GEORGE BARKER: (from) In Memory of David Archer


The life I shed upon the ground
looks up at me, looks up at me
and in its scarlet lake I see
my face of yesterday lying drowned
and smiling as in sleep it seems
cradled among rocks and dreams
of what will never be.

Early in the dawns of May
under the Medusa tree
I shall stand and you will see
my transfigured head of day
hanging in a bleeding dream
as the serpents hiss and scream
and eat eternity away.

GEORGE BARKER (from) In Memory of David Archer


The memories of other mornings
rise and flash within the mind
until its glass and cloudy houses
crowd with what was left behind.
I see the child dance under water
with dead flowers in its hand
and, once again a ragamuffin
the bones that lie upon the sand.

Charley, are you there still, Charley?
Who’s banging on the backyard door?
I hear the dogs of childhood whining
to scramble at my heel once more:
and in the parks the sleeping sisters
lying in their crumpled frocks
rise from the grave and shake the death like
leaves out of their tangled locks.

What, my heart, is the wind crying?
I cannot see the morning sky.
Across the night I hear replying
the sheeted hobnobbers on high:
they hide and, homeless in the darkness,
howl like dogs that cannot go
back to the cloudy houses where we
lived and died so long ago.

Among The Poets

To George Barker

Among the poets
revolving in the battery
grabbing frantic pecks of
food as they passed the hoppers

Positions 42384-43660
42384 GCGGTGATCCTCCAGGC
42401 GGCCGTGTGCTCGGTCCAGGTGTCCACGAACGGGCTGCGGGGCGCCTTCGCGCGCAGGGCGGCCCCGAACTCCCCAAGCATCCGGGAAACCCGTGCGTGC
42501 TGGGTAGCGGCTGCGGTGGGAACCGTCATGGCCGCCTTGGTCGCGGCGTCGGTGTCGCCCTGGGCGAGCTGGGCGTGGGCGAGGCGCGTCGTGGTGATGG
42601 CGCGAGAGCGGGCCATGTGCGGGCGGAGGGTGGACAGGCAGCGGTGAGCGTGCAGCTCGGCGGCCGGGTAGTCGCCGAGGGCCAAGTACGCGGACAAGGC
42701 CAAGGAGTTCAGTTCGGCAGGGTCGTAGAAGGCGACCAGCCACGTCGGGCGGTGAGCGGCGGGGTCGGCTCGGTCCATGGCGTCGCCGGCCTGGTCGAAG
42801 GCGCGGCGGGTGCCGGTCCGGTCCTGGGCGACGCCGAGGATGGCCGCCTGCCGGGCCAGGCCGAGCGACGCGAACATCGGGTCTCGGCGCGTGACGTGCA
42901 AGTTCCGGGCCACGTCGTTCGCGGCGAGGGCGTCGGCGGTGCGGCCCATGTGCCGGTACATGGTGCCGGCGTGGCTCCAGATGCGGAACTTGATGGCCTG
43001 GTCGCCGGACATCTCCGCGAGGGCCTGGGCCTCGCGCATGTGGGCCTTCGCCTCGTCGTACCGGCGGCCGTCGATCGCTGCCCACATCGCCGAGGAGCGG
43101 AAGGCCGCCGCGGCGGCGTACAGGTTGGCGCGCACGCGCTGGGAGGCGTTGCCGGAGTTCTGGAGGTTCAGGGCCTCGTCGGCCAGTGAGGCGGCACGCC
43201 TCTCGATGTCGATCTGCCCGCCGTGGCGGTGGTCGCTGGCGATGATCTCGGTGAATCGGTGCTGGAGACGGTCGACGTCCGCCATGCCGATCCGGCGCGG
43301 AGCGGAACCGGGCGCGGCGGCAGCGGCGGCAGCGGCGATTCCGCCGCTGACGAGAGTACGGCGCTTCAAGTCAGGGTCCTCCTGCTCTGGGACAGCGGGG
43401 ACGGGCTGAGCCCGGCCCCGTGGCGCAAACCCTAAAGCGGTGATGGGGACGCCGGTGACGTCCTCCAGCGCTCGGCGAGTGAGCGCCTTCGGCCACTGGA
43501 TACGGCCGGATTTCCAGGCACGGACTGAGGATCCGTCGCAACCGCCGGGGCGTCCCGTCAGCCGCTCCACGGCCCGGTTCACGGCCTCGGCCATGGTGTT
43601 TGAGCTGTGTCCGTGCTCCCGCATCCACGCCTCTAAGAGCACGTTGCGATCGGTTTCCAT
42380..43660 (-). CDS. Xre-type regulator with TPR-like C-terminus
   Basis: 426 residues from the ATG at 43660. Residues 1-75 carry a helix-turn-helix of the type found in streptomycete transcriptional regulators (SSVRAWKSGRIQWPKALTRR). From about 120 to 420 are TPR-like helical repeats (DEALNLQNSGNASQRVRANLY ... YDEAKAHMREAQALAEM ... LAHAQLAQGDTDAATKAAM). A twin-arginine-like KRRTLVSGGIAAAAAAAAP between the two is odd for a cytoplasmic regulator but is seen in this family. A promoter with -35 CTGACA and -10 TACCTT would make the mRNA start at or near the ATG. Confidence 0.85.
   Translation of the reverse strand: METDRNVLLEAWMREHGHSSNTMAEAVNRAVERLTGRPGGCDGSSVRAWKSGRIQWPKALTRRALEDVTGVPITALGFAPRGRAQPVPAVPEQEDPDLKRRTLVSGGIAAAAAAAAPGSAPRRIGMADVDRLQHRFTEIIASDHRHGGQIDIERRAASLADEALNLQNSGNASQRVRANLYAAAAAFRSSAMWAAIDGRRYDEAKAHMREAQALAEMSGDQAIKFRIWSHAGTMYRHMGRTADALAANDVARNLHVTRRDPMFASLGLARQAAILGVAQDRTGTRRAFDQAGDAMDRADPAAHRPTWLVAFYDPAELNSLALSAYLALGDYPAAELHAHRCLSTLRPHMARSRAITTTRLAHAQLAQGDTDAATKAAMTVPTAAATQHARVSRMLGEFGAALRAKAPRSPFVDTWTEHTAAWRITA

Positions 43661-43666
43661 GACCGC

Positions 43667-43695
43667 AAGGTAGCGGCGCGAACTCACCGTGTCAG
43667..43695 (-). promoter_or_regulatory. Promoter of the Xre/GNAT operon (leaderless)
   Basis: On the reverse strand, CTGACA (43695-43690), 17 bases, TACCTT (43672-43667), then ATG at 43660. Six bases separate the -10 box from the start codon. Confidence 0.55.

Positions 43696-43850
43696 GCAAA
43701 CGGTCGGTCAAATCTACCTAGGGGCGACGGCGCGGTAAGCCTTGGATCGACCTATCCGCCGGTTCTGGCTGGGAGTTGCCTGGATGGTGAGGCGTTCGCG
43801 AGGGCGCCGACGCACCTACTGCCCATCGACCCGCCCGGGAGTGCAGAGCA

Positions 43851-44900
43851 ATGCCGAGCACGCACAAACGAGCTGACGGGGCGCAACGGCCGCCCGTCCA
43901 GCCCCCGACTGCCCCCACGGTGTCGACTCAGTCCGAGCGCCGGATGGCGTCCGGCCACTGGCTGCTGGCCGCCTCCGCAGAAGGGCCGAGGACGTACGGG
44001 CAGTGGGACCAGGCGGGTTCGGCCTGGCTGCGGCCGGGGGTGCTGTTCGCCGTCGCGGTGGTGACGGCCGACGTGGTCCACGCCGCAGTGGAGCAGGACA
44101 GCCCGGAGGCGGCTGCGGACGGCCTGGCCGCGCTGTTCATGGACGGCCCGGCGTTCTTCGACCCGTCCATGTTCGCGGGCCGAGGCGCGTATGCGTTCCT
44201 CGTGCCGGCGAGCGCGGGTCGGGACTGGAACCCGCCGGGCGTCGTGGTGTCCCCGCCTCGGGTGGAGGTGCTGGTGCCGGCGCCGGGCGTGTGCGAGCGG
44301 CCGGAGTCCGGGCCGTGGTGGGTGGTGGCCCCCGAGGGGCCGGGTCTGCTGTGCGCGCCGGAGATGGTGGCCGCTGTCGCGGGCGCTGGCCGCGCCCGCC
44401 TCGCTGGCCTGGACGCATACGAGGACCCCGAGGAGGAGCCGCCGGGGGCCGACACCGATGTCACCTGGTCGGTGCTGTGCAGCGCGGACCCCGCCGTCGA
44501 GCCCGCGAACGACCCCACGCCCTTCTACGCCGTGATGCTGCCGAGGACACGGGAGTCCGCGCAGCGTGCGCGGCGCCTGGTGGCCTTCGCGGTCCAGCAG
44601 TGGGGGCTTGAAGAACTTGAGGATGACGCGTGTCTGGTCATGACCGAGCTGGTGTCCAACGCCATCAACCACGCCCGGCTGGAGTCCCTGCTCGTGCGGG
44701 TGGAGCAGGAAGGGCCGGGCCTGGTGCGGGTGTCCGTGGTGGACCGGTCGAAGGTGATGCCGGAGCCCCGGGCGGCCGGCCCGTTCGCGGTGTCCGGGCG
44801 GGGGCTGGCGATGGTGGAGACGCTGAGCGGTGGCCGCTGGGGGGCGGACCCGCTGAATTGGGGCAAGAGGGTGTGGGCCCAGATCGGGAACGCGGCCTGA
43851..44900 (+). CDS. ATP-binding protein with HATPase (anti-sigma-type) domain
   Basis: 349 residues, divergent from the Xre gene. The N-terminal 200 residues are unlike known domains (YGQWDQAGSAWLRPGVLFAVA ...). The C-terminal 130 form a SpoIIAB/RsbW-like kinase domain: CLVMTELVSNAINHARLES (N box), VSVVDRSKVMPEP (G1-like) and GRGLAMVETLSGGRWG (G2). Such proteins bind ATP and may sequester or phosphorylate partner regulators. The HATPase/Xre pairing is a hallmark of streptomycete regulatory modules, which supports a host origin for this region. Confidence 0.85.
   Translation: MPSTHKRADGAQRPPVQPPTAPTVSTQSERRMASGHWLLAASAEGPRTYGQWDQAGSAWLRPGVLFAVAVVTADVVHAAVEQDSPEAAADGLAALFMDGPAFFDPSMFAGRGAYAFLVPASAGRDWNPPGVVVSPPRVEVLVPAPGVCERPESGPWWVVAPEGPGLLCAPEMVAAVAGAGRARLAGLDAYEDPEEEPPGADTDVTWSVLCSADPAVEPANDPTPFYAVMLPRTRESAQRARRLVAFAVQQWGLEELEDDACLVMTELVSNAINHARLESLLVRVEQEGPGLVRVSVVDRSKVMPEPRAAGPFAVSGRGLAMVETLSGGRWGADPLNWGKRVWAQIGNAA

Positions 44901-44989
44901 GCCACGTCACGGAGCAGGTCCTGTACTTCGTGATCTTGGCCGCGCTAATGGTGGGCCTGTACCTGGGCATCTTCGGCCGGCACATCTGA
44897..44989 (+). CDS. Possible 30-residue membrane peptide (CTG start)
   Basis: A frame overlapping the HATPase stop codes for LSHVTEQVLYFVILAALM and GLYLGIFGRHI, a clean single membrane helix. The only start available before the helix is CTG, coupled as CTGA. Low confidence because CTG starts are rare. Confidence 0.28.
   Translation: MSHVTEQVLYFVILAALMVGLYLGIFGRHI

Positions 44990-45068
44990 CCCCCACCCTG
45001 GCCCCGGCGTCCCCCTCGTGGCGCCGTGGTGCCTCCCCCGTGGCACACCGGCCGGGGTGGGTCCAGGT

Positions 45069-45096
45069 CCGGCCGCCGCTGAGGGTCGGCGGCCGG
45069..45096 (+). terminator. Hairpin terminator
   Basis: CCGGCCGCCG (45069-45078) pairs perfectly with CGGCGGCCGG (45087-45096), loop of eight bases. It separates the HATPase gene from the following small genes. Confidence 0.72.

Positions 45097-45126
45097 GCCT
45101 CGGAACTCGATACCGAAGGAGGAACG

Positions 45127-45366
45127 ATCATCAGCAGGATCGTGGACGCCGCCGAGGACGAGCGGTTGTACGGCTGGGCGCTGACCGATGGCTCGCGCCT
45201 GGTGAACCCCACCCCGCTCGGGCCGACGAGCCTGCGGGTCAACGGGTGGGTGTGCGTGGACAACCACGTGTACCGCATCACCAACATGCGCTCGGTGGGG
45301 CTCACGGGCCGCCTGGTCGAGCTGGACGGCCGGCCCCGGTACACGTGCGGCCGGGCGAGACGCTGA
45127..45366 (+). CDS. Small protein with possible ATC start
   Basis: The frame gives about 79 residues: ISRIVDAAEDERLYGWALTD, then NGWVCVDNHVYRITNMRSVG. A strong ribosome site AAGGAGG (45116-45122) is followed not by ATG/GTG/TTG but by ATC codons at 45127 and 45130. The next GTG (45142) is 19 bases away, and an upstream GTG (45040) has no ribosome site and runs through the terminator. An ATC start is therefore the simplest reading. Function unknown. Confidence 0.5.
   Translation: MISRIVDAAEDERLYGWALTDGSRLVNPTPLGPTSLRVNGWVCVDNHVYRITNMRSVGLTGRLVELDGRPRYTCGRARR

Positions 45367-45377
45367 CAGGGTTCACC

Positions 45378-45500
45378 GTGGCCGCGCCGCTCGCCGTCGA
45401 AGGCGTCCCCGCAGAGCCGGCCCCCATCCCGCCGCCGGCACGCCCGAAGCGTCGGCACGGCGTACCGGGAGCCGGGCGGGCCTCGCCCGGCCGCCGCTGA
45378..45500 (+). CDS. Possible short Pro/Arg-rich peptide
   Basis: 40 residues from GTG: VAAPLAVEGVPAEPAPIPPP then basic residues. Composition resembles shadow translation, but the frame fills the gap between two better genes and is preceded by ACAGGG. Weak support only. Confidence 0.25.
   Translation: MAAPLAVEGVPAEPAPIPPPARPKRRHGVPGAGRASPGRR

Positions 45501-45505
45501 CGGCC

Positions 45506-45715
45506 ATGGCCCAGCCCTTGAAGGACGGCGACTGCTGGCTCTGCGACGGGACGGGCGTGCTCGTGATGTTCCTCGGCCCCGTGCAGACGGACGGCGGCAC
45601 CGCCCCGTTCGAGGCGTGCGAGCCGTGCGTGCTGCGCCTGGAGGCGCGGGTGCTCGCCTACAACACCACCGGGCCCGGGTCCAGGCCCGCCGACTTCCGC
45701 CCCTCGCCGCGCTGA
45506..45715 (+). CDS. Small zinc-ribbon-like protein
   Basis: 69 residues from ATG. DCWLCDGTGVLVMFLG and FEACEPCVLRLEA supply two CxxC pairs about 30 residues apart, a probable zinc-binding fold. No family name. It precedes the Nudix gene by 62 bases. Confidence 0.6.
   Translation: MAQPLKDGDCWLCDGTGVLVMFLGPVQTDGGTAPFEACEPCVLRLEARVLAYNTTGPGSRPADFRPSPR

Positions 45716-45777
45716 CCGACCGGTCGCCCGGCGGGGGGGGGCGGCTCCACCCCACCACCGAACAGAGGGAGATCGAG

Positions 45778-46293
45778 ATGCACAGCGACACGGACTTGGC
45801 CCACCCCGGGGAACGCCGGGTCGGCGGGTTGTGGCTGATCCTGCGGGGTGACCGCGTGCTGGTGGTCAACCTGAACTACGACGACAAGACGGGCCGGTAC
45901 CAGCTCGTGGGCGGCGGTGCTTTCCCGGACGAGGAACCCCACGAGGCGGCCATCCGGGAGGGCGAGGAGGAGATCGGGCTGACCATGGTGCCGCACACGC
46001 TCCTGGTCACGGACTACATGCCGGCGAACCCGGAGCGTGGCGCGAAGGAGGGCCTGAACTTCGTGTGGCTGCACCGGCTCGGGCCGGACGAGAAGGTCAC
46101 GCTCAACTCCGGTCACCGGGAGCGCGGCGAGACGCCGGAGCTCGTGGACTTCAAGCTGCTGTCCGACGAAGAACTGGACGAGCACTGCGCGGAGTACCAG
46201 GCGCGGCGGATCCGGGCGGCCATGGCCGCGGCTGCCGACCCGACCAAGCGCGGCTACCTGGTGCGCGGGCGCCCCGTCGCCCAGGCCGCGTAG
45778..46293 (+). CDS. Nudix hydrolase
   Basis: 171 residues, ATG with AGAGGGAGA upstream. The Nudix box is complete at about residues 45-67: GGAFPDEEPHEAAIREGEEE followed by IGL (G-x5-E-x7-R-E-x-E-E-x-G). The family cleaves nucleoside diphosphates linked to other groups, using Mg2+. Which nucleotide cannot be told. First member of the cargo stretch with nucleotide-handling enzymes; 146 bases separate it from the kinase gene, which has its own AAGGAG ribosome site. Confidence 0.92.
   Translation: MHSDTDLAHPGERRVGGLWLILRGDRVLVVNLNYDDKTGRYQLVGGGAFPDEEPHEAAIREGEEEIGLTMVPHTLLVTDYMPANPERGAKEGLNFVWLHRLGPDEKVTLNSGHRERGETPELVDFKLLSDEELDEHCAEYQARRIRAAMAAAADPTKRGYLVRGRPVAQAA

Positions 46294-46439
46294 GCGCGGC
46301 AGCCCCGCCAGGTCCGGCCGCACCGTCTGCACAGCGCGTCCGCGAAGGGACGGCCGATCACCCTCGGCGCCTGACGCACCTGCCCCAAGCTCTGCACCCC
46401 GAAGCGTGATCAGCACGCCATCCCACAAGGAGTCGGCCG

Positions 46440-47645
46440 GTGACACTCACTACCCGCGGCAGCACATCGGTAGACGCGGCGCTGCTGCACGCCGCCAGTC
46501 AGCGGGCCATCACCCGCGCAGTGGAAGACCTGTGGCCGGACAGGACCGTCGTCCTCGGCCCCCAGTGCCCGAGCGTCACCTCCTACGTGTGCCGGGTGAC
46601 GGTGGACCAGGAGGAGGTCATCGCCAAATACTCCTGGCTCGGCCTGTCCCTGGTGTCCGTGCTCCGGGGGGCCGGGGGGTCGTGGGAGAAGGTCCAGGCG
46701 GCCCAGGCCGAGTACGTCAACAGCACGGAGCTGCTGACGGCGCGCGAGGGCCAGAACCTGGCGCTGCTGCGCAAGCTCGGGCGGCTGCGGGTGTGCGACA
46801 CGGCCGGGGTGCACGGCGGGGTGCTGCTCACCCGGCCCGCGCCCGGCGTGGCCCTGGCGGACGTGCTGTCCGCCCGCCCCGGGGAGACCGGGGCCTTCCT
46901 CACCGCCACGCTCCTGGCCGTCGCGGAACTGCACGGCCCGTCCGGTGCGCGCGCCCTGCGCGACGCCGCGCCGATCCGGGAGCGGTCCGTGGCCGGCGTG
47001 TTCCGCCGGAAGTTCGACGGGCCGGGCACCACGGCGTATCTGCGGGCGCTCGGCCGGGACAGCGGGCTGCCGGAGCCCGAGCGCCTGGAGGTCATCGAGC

was one particularly battered specimen
that had managed not only to rub off most of its feathers
but somehow to half skin itself as well,
and it drooped as it stood there on matchstick legs
going round
and round
and round and round and round,
and round,
and round and round,
its raw little elbow wings a joke –
it knew,
you could tell by the look in its eye.

And on the rack in front of it lay
a large brown poem.

They only kept it out of sentiment of course:
all the others produced well-written eggs.

GEORGE BARKER: (from) Villa Stella – XLIV

To all appearances the life serene:
tea in the afternoon with two old ladies; talk
of this and that, and who and who have been
seen arm in arm on a Sunday walk;
how well the new tomato plant; what who said
when the old cow died; why the milk was sour.
He sat and chatted with them by the hour
until the time came to go in to bed.

The floorboards of the ballroom open up.
The flames. The pillar of. Who are you. Blood.
Something is burning somewhere. Waltz of Death.
The fire. I am I am. The flesh. The cup.
He would start screaming if only he could.
I feel the fangs and smell the stinking breath.